WEST VILLAGE — Construction is under way on the long-awaited AIDS memorial at St. Vincent's Triangle at West 12th Street and Greenwich Avenue, now officially named New York City AIDS Memorial Park by the city's Department of Parks and Recreation.
Steel columns for the sculpture's 18-foot canopy, made in Argentina, are being assembled onsite, while stone fabricators in Cold Spring, Minn., are still engraving selections of Walt Whitman's "Song of Myself" on granite pavers as designed by artist Jenny Holzer.
The memorial is located next to the medical center that replaced St. Vincent's. Photo Credit: NYC AIDS Memorial.
"After years of working with the community, local elected officials and other stakeholders to approve a design and raise funds for construction, we are extremely grateful to finally see onsite installation beginning," said Keith Fox, president of the memorial's board of directors, in a statement. "Along with the neighboring Stonewall National Monument, this is a proud moment for LGBT historic preservation."
The memorial was conceived by two urban planners, Christopher Tepper and Paul Kelterborn, who started organizing around it in 2011 after St. Vincent's Hospital, once considered "ground zero" of the AIDS epidemic in New York City, shuttered and the land where it stood was purchased by the Rudin family to be developed into condos and townhouses.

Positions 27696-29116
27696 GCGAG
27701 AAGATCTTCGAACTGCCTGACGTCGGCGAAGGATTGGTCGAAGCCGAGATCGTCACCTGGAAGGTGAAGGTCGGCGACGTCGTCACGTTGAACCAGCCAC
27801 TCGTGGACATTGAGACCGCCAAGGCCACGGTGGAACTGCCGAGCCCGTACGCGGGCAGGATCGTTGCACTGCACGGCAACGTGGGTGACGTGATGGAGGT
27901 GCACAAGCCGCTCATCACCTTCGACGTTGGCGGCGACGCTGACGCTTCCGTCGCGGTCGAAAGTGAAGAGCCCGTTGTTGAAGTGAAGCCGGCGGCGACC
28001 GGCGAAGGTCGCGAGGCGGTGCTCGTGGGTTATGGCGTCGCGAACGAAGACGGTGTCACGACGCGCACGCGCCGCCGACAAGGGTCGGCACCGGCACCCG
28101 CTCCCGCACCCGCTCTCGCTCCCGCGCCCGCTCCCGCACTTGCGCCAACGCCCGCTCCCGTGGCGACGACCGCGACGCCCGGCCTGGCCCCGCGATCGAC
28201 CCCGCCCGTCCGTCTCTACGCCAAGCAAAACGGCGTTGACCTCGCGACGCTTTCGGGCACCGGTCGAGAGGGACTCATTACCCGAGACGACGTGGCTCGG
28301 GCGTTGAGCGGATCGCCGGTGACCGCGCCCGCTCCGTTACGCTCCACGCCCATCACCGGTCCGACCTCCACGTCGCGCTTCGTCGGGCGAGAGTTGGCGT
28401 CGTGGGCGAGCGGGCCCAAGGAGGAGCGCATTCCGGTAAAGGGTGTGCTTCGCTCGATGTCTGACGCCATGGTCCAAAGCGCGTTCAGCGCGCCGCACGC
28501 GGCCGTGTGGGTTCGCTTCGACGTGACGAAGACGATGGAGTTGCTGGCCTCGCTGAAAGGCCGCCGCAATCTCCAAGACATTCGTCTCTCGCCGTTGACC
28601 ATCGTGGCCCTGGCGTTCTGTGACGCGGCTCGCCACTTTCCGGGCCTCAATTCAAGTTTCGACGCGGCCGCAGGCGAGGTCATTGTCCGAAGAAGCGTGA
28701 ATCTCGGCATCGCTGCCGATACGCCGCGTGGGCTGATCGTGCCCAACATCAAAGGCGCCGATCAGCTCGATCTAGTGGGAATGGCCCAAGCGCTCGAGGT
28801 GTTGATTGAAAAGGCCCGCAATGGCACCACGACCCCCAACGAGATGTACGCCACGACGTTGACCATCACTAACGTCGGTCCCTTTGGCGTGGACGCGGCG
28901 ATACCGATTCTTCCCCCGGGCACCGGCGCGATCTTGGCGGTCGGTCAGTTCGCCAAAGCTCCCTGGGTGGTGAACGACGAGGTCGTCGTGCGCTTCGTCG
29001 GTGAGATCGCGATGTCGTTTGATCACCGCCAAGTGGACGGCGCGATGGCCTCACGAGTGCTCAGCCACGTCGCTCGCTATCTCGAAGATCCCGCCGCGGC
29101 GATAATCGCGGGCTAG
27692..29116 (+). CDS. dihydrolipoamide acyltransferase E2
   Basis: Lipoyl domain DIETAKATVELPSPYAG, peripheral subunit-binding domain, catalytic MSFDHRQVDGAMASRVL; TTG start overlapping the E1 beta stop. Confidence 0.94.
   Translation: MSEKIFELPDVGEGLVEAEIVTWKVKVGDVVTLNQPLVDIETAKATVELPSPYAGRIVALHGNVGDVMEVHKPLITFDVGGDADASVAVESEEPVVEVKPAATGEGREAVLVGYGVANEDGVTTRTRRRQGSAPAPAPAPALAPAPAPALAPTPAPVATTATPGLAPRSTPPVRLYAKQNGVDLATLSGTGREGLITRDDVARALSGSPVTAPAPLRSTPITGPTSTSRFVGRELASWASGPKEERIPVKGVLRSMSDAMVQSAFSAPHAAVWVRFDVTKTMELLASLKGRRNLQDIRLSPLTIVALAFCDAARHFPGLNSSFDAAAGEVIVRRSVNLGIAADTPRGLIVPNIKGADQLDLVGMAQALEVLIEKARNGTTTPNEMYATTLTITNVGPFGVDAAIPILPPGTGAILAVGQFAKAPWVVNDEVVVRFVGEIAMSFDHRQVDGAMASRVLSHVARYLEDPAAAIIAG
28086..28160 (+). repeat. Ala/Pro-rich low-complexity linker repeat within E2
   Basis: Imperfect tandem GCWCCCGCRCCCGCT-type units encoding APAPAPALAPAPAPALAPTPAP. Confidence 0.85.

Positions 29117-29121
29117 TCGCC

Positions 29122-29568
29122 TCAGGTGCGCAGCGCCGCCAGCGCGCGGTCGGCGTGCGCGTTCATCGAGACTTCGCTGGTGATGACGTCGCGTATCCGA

The park where the memorial is being installed was created as part of a negotiation with the city that allowed Rudin and Global Holdings to build their nearby complex, known as The Greenwich Lane.
A rendering of the memorial. Credit: NYC AIDS Memorial.
Construction on the park began in February of last year, and the park officially opened in August 2015. The monument will center around a granite "water feature" and include benches.
Construction on the monument is slated for completion by early November, so that a public unveiling can coincide with World AIDS Day on Dec. 1.
"New York City has come so far in its fight against HIV and AIDS," Fox said. "We are proud to remember the 100,000+ New Yorkers who have died from AIDS and offer the community a place to remember, reflect and learn."